Sp-CPs represented the most complicated growth pattern. This group of tumors initially grew around the infundibulotuberal region (the subarachnoid segment of the pituitary stalk) and the top portion of the hypothalamopituitary tract. Growing tumors mainly occupied the third ventricle cavity and were actually enclosed within the thinning nerve tissue of the third ventricle walls (usually within the TVF). These tumors corresponded to subpial lesions and were thus enclosed within the thinning nervous tissues of the TVF and separated from the suprasellar cistern by a layer of pia mater. The tumors were in direct contact with the neural tissue of the third ventricle wall, making the attachments of the tumor to the hypothalamus and optic tract structures more tenacious. The anteroinferior portion of the third ventricle usually manifested frog-belly expansion, and the remaining pituitary stalk could be seen compressed inferior to the tumor (Fig.6). Global extension of the tumor along the pituitary stalk dilated the distal part of the stalk and severely distended the stalk and its overlying arachnoid membrane to form an external tumor capsule (Fig. 7); this made dissection of the tumor from the hypothalamopituitary tract even more difficult and dangerous. In rare cases, progressive growth caused the low pole of the tumor to penetrate the gray matter of the infundibulotuberal area; therefore, the tumor was located both outside and inside the third ventricle cavity (Fig. 8). Radical removal of these tumors will inevitability result in defects of the anteroinferior portion of the TVF.

FIG. 6.
FIG. 6.

Sagittal (a) and coronal (b) contrast-enhanced T1-weighted MR images obtained before surgery and intraoperative photo (c) obtained in a 6-year-old girl with a typical Sp-CP (Group III, purely Sp growth pattern). Note the inferiorly compressed pituitary stalk (black arrowhead, a and b). Intraoperative picture showing the frog-belly–like inflated anterior part of the third ventricle (black arrowhead, c) and a suprasellar cistern that is free of tumor. The tumor was a subpial lesion and was actually embedded within the thinning nerve tissue of the TVF. Figure is available in color online only.

FIG. 7.
FIG. 7.

Preoperative MR image and intraoperative photos obtained in a 7-year-old boy with a typical infundibulotuberal CP (Group III, Sp-CP) with a growth pattern of Sp+Ts. The boy underwent an emergency procedure via the transcorpus callosum transfornix approach to alleviate the hydrocephalus before tumor removal. Sagittal contrast-enhanced T1-weighted MR image (c) shows a large cystic-solid mixed CP mainly occupying the third ventricle chamber. The inferiorly compressed pituitary stalk and normal gland could be identified at the bottom of the tumor. Intraoperative pictures show removal of the tumor. The bulgy lamina terminalis (LT) has been exposed after dividing the ACoA (a and b). After dissection of the arachnoid enveloping the pituitary stalk, the bulged pituitary stalk was exposed (f). The tumor was totally removed via the combination of a trans-LT and extraaxial route. The pituitary stalk was split vertically to expose the tumor (d). Note the attenuated but uninterrupted TVF after tumor removal (e). ACoA = anterior communicating artery; OC = optic chiasm. See Figs. 3 and 5 for additional abbreviations. Figure is available in color online only.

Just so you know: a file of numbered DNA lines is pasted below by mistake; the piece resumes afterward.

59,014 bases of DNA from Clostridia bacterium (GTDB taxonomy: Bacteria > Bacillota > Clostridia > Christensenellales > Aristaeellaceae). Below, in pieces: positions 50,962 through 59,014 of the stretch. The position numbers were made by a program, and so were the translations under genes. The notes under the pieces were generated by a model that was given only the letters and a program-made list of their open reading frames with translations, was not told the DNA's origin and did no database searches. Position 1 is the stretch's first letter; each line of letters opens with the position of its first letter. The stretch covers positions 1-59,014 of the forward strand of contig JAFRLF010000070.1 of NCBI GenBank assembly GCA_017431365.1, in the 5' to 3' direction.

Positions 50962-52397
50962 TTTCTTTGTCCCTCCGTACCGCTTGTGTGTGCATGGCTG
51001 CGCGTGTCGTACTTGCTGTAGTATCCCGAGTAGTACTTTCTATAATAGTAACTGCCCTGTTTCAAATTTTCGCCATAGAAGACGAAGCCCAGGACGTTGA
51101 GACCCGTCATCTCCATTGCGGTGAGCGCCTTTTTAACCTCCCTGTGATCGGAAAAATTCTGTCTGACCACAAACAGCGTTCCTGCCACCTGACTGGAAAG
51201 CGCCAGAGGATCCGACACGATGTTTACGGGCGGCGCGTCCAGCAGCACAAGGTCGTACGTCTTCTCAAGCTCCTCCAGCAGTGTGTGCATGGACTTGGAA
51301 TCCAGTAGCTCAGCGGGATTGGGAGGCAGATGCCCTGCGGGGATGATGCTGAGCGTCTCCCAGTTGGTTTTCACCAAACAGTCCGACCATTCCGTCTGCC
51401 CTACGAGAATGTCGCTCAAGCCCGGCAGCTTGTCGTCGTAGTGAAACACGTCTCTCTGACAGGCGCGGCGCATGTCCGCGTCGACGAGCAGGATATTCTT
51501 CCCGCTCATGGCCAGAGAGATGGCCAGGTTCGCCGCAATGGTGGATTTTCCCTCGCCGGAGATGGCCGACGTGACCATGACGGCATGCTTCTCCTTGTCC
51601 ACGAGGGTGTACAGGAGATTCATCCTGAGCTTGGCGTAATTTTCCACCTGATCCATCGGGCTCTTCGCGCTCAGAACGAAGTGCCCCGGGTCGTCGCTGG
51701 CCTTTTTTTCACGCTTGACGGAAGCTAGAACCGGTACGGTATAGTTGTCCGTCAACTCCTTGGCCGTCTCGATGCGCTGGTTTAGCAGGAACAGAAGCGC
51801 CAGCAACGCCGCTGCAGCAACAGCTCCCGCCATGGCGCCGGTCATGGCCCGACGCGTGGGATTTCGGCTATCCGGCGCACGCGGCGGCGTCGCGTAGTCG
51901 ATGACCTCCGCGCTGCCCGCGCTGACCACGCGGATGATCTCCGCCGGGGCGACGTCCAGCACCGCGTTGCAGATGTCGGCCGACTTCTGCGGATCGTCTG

FIG. 8.
FIG. 8.

Pre- and postoperative MRI and intraoperative photos obtained in a 58-year-old man with a typical infundibulotuberal CP (Group III, Sp-CP) with a growth pattern of Sp+Sa. Preoperative sagittal contrast-enhanced T1-weighted MR image (e) shows a lobulated cystic-solid mass mainly occupying the third ventricle chamber at the suprasellar region. Intraoperative pictures reveal the growth pattern of the tumor. Having originated from the infundibulotuberal part of the TVF, the tumor was located partially outside and partially inside of the third ventricle cavity. The extraventricular part of the tumor has an arachnoid interface to the chiasm and ACoA (a and b), and the bulgy LT has been exposed after dissection of the tumor's extraventricular part (star, b). Note a flying saucer–shaped expansion of the tumor (star, c) through the infundibulotuberal region of the TVF. The posterosuperior tumor cyst invaginated into the gray matter (tuber cinereum [star], g) of the TVF (d). Involvement pattern of the pituitary stalk (f). Postoperative sagittal contrast-enhanced T1-weighted MR image (h) and intraoperative photo (i) show total removal of the tumor and disturbance of the TVF. MB = mammillary body; T-cap = tumor capsule. See previous figures for additional abbreviations. Figure is available in color online only.

Correlation Between Tumor Growth Patterns and Pathological Features